Political Economy is a column about the intersection of economics, finance and politics across Europe.
PARIS — Here we go again.
Plans for grand eurozone reforms threaten to revive one of the most poisonous debates of the euro crisis, which nearly destroyed the monetary union.
It’s been framed at times in terms of geography (the south of the Continent versus the north), in terms of morals (“virtuous” governments versus “sinners”), or in terms of pure politics (free-market conservatives versus free-spending social democrats).
The different words describe the same thing, however: the resentment of governments that felt their own taxpayers were being asked to finance the spendthrift habits of insouciant foreigners basking in the Mediterranean sun.
The divide between those who fear they will pay and those who feel they might fail is lurking behind the current debate on the best ways to strengthen the eurozone. Behind the talks on fiscal transfers or a proper eurozone budget with a common finance minister lies the usual mistrust between the same protagonists.
Germany and its traditional allies — the Netherlands, Austria, Finland, and oftentimes the Baltic countries — insist on fiscal discipline and strict controls.
Macron himself sees his proposals on the monetary union as complementing his domestic advocacy of a stronger Europe that should “protect” its citizens better.
France, Italy and Spain plead for pan-European policies that would allow financial transfers between countries to allow the eurozone to better face potential crises.
One side suspects the other of trying to get financial aid on the cheap. The other fears that insistence on “controls” will deprive national governments of their fiscal sovereignty.
The revival of old suspicions means that even a major reform that had been agreed in principle is stumbling in the final stretch. The creation of a banking union is rightly seen as one of the major achievements of the eurozone in the past few years. Born out of the crisis, the banking system’s single supervisor has proven to have real teeth.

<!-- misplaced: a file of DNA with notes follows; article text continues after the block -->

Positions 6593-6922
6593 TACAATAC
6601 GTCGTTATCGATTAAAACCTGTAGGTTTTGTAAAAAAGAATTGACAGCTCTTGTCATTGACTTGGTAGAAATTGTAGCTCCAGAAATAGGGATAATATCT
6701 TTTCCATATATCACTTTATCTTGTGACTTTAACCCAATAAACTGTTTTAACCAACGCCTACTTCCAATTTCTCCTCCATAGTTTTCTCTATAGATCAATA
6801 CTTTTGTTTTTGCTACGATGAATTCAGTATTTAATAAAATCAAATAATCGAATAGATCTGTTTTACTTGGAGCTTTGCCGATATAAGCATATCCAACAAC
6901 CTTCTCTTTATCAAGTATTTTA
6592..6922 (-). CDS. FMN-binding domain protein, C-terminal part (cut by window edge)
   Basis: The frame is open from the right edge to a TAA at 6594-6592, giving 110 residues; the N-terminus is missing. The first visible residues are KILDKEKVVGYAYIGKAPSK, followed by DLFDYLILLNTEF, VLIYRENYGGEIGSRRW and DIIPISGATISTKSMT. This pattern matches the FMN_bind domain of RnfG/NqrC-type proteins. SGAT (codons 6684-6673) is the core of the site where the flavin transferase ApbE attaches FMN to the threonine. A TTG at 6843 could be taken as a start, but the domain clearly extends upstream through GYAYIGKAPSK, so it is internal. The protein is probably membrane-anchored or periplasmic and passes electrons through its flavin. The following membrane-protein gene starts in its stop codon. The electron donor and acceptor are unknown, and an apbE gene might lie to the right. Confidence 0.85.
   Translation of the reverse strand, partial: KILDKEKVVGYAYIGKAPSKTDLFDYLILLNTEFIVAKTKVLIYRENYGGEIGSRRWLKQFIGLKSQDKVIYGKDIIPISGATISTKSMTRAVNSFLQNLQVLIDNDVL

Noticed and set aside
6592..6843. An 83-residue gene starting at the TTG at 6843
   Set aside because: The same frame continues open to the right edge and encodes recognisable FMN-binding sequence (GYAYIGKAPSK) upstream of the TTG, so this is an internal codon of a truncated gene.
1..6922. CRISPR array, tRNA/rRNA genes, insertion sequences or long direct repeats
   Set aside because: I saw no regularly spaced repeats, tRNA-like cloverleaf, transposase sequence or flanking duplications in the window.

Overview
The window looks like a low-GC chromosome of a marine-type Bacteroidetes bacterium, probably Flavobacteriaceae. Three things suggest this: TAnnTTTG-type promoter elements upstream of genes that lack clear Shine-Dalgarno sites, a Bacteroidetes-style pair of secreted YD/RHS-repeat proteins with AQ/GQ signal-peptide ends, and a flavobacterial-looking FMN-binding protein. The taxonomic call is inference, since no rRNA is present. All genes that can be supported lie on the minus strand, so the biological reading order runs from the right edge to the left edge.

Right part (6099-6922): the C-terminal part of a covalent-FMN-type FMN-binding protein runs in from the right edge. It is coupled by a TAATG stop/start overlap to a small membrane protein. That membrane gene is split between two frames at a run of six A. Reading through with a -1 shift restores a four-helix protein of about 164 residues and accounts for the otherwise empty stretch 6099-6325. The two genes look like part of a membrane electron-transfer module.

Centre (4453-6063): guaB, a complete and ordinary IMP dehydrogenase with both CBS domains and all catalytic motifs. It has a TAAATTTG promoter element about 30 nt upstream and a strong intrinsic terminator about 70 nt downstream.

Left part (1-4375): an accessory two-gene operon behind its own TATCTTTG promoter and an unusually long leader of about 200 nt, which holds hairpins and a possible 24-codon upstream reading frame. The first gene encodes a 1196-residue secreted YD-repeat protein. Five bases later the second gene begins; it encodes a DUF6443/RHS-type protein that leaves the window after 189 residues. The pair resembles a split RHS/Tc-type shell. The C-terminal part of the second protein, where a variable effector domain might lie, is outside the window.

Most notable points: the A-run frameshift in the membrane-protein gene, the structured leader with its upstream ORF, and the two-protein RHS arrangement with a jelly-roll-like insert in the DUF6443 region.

But now, plans for completing the banking union are on hold. It needs a fund to ensure that deposits below a certain level (€100,000) will be guaranteed throughout the monetary union in a banking meltdown, and another “backstop” to insure that hopeless banks could be wound down in an orderly way.
Little progress has been made on both issues because the governments, which see themselves as the “paymasters,” demand set-in-stone guarantees on the cleaning-up of the eurozone banking system first and insist that in any case, strict conditions should be attached to the use of those common resources.
The vision thing
Still, the defenders of a comprehensive approach to eurozone reform, led by French President Emmanuel Macron, seem to think they need the vision thing to move forward.
They feel it’s the only way to trigger any public interest. Macron himself sees his proposals on the monetary union as complementing his domestic advocacy of a stronger Europe that should “protect” its citizens better. If he succeeds, the French president would be able to make the point that a more resilient eurozone will face future crises from a much better position than it did in 2010.
Meanwhile, governments from the infamous “south” can boast some serious progress since the crisis, which hit them hard.
Portugal is one of Europe’s economic success stories. Unemployment remains high in Spain, but the economy is thriving again under the minority conservative government that took over after months of political crisis triggered by the indecisive 2016 parliamentary election. Italy remains fragile and over-indebted, but even its troubled banks are making efforts to clean up their balance sheets.
Portugal — under the leadership of Antonio Costa — has become one of Europe’s economic success stories | Patricia De Melo Moreira/AFP via Getty Images
As for France, Macron seems so far to have succeeded in convincing Germany that he was serious in both reforming the economy and shrinking the permanent budget deficit. Trust, in other words, is slowly building up again among eurozone members.
The risk with the grand plans for eurozone reforms — to which the European Commission added its contribution last week — is that they take us back to the blame-game days, when countries were accusing each other of sinking the monetary union, either because they were too strict or because they were too lax.
The problem with grand plans is that they are prone to raise passions which, in highly technical matters such as monetary policy, is a mixed blessing. Incremental reforms, on the other hand, although less glamorous, tend to get the job done.
Pierre Briançon is chief economics correspondent in Europe for POLITICO.
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